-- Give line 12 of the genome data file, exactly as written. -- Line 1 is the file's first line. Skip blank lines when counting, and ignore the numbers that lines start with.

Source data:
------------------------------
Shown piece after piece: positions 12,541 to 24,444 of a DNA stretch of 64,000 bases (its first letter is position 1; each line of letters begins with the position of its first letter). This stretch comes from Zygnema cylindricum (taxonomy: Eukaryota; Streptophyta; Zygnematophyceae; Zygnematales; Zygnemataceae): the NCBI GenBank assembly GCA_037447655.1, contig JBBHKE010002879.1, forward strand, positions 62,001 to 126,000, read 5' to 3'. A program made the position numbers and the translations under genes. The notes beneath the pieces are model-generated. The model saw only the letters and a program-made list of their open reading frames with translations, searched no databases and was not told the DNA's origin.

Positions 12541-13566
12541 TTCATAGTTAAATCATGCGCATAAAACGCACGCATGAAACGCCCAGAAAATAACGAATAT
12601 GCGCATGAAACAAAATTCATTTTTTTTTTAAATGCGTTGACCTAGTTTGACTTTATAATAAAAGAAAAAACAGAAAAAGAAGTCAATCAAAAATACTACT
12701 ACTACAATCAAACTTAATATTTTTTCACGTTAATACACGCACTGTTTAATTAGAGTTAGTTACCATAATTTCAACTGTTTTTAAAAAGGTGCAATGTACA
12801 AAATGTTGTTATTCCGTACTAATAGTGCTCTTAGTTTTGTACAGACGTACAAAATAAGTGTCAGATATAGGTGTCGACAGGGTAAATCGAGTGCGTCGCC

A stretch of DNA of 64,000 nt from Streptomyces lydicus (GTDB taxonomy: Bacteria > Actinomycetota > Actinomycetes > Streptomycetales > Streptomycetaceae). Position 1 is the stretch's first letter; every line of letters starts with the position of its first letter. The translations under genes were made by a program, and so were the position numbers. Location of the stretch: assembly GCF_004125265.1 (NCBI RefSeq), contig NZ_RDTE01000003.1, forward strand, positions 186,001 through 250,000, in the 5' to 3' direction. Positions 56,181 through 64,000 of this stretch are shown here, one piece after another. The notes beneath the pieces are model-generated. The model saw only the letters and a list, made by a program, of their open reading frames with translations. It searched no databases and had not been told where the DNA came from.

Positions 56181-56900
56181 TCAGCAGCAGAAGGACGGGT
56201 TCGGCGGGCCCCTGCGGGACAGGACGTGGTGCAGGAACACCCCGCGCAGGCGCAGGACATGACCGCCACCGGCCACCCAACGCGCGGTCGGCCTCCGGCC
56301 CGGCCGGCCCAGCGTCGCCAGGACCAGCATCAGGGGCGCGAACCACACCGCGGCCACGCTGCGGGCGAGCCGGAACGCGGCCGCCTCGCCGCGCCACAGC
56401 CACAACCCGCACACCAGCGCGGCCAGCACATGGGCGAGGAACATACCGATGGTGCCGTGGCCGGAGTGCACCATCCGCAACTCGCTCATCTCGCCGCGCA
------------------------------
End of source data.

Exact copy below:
56401 CACAACCCGCACACCAGCGCGGCCAGCACATGGGCGAGGAACATACCGATGGTGCCGTGGCCGGAGTGCACCATCCGCAACTCGCTCATCTCGCCGCGCA